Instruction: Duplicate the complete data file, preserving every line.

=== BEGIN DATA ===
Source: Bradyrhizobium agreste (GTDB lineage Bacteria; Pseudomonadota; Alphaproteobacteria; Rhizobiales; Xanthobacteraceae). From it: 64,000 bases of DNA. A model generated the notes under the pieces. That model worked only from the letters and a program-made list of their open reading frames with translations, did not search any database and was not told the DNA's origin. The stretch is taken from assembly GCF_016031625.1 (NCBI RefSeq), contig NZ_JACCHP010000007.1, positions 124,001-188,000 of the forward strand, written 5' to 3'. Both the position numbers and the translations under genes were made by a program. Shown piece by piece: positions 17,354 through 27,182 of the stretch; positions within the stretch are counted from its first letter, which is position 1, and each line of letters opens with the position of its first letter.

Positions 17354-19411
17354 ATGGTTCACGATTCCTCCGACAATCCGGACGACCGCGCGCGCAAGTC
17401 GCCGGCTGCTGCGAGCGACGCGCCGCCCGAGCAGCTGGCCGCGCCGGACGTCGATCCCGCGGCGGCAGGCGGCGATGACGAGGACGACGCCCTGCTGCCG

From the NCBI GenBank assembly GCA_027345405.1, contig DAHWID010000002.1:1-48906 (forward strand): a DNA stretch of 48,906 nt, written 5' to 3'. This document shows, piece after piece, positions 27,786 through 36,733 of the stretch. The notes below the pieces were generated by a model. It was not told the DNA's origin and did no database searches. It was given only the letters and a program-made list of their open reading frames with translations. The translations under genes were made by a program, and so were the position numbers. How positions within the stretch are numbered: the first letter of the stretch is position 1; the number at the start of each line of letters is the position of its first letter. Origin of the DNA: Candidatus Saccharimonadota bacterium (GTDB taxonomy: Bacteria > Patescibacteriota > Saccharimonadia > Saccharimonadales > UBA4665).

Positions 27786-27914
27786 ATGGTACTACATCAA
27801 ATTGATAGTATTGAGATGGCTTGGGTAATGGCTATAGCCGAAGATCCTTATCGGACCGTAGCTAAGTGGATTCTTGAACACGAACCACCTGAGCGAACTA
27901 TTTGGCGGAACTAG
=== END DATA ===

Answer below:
Source: Bradyrhizobium agreste (GTDB lineage Bacteria; Pseudomonadota; Alphaproteobacteria; Rhizobiales; Xanthobacteraceae). From it: 64,000 bases of DNA. A model generated the notes under the pieces. That model worked only from the letters and a program-made list of their open reading frames with translations, did not search any database and was not told the DNA's origin. The stretch is taken from assembly GCF_016031625.1 (NCBI RefSeq), contig NZ_JACCHP010000007.1, positions 124,001-188,000 of the forward strand, written 5' to 3'. Both the position numbers and the translations under genes were made by a program. Shown piece by piece: positions 17,354 through 27,182 of the stretch; positions within the stretch are counted from its first letter, which is position 1, and each line of letters opens with the position of its first letter.

Positions 17354-19411
17354 ATGGTTCACGATTCCTCCGACAATCCGGACGACCGCGCGCGCAAGTC
17401 GCCGGCTGCTGCGAGCGACGCGCCGCCCGAGCAGCTGGCCGCGCCGGACGTCGATCCCGCGGCGGCAGGCGGCGATGACGAGGACGACGCCCTGCTGCCG

From the NCBI GenBank assembly GCA_027345405.1, contig DAHWID010000002.1:1-48906 (forward strand): a DNA stretch of 48,906 nt, written 5' to 3'. This document shows, piece after piece, positions 27,786 through 36,733 of the stretch. The notes below the pieces were generated by a model. It was not told the DNA's origin and did no database searches. It was given only the letters and a program-made list of their open reading frames with translations. The translations under genes were made by a program, and so were the position numbers. How positions within the stretch are numbered: the first letter of the stretch is position 1; the number at the start of each line of letters is the position of its first letter. Origin of the DNA: Candidatus Saccharimonadota bacterium (GTDB taxonomy: Bacteria > Patescibacteriota > Saccharimonadia > Saccharimonadales > UBA4665).

Positions 27786-27914
27786 ATGGTACTACATCAA
27801 ATTGATAGTATTGAGATGGCTTGGGTAATGGCTATAGCCGAAGATCCTTATCGGACCGTAGCTAAGTGGATTCTTGAACACGAACCACCTGAGCGAACTA
27901 TTTGGCGGAACTAG